Set up black lights around your house. Beneath the lights “paint” some spooky pictures or things like “Boo!” using liquid Tide. The stuff that makes Tide “whiter than white” will also make it glow under black light.
Olaf Pumpkin-Carving Template
Create your own jack-o’-lantern inspired by the lovable snowman from Disney’s Frozen. The great thing about this version of Olaf? He won’t melt.
Grab our Spongebob pumpkin carving pattern. Cut out the black parts.
Costumes need not be scary. Consider wearing the native costume of a person from another country, perhaps those of your ancestors or of a land where you might have a penpal or want to travel to someday.
Dress up in the uniform or usual attire of someone you aspire to become someday.
Have a costume race…put different costumes on each end of the racing area and the racers must race change costumes race back. The first one back wins! Or find more PE ideas for Halloween.
Years ago children used to sit by the radio and listen to spooky stories on the Mercury Theater. Today, you can download these old shows and listen on your computer.
Another favorite series children love are the tales of Narnia: The Lion, the Witch and the Wardrobe.
Older students will enjoy reading Edgar Allan Poe’s “The Black Cat,” which first appeared in the United States Saturday Post (The Saturday Evening Post) on August 19, 1843, serves as a reminder for all of us. The capacity for violence and horror lies within each of us, no matter how docile and humane our dispositions might appear. – By Martha Womack. Another spooky favorite to read on Halloween is “The Tell-Tale Heart.”
Too Many Pumpkins, by Linda White, is the tale of Rebecca, who was busy not eating pumpkins when–SPLAT–a giant pumpkin fell off an overloaded truck and smashed into her yard. She buried the mess so she wouldn’t have to look at it, and, as you might imagine, she witnessed a bumper crop the following fall. A good fall story for those who wish to avoid the scarier aspects of the season.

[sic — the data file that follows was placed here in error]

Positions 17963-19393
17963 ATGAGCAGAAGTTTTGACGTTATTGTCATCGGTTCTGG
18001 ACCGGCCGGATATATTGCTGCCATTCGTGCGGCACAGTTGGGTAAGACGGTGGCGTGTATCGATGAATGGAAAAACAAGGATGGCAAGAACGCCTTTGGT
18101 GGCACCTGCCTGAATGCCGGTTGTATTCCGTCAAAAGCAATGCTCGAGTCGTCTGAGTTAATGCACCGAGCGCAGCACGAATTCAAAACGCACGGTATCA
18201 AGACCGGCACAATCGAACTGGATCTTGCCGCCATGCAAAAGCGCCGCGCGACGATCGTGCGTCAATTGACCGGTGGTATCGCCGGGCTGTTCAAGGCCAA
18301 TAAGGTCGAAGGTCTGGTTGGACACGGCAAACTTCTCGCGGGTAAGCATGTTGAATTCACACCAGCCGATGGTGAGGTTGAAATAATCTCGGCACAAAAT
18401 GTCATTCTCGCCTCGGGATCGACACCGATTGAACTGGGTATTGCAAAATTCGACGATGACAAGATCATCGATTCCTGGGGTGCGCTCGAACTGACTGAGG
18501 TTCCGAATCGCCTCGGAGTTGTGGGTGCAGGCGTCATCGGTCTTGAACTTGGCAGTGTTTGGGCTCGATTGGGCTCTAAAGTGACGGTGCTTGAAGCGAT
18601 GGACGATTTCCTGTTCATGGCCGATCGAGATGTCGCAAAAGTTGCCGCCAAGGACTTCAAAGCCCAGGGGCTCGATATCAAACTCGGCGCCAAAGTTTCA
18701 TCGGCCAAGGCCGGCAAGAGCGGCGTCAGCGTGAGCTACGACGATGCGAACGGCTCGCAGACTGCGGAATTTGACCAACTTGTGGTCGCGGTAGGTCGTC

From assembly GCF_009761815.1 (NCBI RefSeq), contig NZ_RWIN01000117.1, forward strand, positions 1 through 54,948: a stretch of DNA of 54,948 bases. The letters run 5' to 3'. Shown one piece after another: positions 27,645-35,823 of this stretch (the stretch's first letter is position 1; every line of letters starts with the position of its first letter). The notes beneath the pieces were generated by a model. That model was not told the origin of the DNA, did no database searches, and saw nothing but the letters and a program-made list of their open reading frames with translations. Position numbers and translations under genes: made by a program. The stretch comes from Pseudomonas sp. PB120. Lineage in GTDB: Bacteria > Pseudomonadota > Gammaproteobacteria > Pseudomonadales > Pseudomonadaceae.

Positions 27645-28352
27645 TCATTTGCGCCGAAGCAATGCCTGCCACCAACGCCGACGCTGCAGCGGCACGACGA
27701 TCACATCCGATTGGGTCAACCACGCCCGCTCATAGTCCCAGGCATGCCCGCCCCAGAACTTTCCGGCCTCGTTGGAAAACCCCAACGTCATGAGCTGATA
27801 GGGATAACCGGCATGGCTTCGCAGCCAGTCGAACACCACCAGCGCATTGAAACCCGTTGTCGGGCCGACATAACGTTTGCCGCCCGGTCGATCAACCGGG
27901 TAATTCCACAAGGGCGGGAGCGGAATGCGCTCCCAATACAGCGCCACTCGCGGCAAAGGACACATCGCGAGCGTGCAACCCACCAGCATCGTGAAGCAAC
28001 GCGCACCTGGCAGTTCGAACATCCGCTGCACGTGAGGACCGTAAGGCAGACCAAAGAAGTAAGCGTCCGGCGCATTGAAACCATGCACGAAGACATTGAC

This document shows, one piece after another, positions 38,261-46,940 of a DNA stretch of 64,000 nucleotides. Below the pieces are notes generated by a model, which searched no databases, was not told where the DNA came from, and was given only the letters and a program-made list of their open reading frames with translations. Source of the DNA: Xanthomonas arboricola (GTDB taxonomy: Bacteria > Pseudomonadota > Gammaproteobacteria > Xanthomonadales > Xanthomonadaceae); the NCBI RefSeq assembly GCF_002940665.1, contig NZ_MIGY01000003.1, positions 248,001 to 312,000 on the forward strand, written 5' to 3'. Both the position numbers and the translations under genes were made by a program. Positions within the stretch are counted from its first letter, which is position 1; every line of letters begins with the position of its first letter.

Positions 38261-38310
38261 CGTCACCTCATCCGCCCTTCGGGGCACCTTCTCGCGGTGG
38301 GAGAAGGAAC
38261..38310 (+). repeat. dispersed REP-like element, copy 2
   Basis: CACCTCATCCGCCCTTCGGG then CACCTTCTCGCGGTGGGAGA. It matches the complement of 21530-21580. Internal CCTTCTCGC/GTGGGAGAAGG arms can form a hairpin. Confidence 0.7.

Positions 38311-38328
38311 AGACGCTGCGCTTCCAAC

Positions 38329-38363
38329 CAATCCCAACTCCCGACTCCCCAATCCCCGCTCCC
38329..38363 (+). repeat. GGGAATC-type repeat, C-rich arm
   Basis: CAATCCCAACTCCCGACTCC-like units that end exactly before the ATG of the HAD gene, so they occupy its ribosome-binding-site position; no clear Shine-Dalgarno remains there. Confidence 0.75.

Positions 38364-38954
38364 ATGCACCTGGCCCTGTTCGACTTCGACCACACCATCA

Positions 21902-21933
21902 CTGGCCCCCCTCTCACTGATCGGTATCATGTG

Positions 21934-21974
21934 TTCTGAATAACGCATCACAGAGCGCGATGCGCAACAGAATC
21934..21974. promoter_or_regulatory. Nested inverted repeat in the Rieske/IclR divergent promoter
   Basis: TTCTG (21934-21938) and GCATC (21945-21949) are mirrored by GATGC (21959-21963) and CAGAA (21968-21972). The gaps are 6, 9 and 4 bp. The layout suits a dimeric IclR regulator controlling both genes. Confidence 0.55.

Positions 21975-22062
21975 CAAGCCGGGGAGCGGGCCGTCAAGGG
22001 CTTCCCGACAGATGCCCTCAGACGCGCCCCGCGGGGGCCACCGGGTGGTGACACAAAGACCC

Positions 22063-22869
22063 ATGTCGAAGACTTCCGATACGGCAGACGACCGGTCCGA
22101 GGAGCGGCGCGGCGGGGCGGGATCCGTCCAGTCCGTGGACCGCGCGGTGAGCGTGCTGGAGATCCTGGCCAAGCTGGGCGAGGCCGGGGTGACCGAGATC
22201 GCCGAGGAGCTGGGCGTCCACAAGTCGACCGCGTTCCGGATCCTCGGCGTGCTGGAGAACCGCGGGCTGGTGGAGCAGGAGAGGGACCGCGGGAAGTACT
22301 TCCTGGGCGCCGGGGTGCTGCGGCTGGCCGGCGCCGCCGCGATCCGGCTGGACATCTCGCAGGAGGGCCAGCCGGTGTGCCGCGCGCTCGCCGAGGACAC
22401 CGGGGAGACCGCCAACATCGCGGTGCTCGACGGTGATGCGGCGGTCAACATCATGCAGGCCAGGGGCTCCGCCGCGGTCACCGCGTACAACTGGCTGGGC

Read the Legend of Sleepy Hollow, Washington Irving’s classic American short story.
Read some Ghost stories and strange folktales of the American South, told by the region’s most celebrated storytellers along the moonlit road.
Halloween Jokes can help teach parts of speech and things like homonyms and words with two meanings. Why didn’t the skeleton want to go to school? His heart wasn’t in it.
by Suzanne I. Barchers
Deliciously ghostly, startling, and downright scary scripts will make your students shiver, chuckle, and even jump! Based on 30 folktales, myths, and ghost stories, these reproducible scripts are invaluable for enhancing the language arts program and much more.|Deliciously ghostly, startling, and downright scary scripts will make you and your students listen, ponder, shiver, chuckle, or even jump! Based on 30 folktales, myths, ghost stories, and legends, these reproducible scripts have been evaluated using the Flesch-Kincaid Readability Scale and range from second to fifth-grade levels. Elementary, middle school and chapter teachers will find them invaluable for enhancing the language arts program and for use with developing and remedial readers. An introduction provides everything you need to get started.
Write a story about fall on this lined fall paper for primary students or on this lined stationery for older kids. Here are two other papers to choose from: candy corn Halloween paper for beginners and slightly older kids.
Music and Sound Effects
Consider some eerie music from our affiliate, Amazon.com:
Here’s some Halloween Worksheets, including many for math facts. You could create similar puzzles for your child at their math level.
When you have collected all the candy you can, sort the candy by brand and put in columns next to each other. On graph paper, color one square in a column for each type. Label the column. Does your graph of actual candy bars look like the one using equal sized squares? Why doesn’t it? Come up with a guess (a hypothesis) about why one candy bar was favored by your neighbors.
The Pumpkin Patch
Pumpkins make everyone think of fall and fall holidays like Halloween and Thanksgiving. But did you know that pumpkins are healthy to eat? Do you know how long it takes a pumpkin to grow? Did you know there are many different kinds of pumpkins? Come into the Pumpkin Patch to learn more about pumpkins. Here are a couple of pumpkin jokes to tell your friends.
Estimate how many seeds are in your pumpkin. Put the first handful of seeds in a 1/4 cup measuring cup. Count them. Put these seeds and all the rest of the seeds in the biggest measuring device you have in the kitchen. How many 1/4 cups of pumpkin seeds is in that cup or bowl? Multiply the number of seeds in the first measurement times the number of 1/4 cups in all. You will have a pretty good estimate of the total number of seeds your pumpkin had.
Donate half your candy to a worthy children’s shelter or shelter for battered women and their families.
Trick-or-Treat for UNICEF and help the world’s poorer children.
Share your Halloween lesson ideas in the comments below.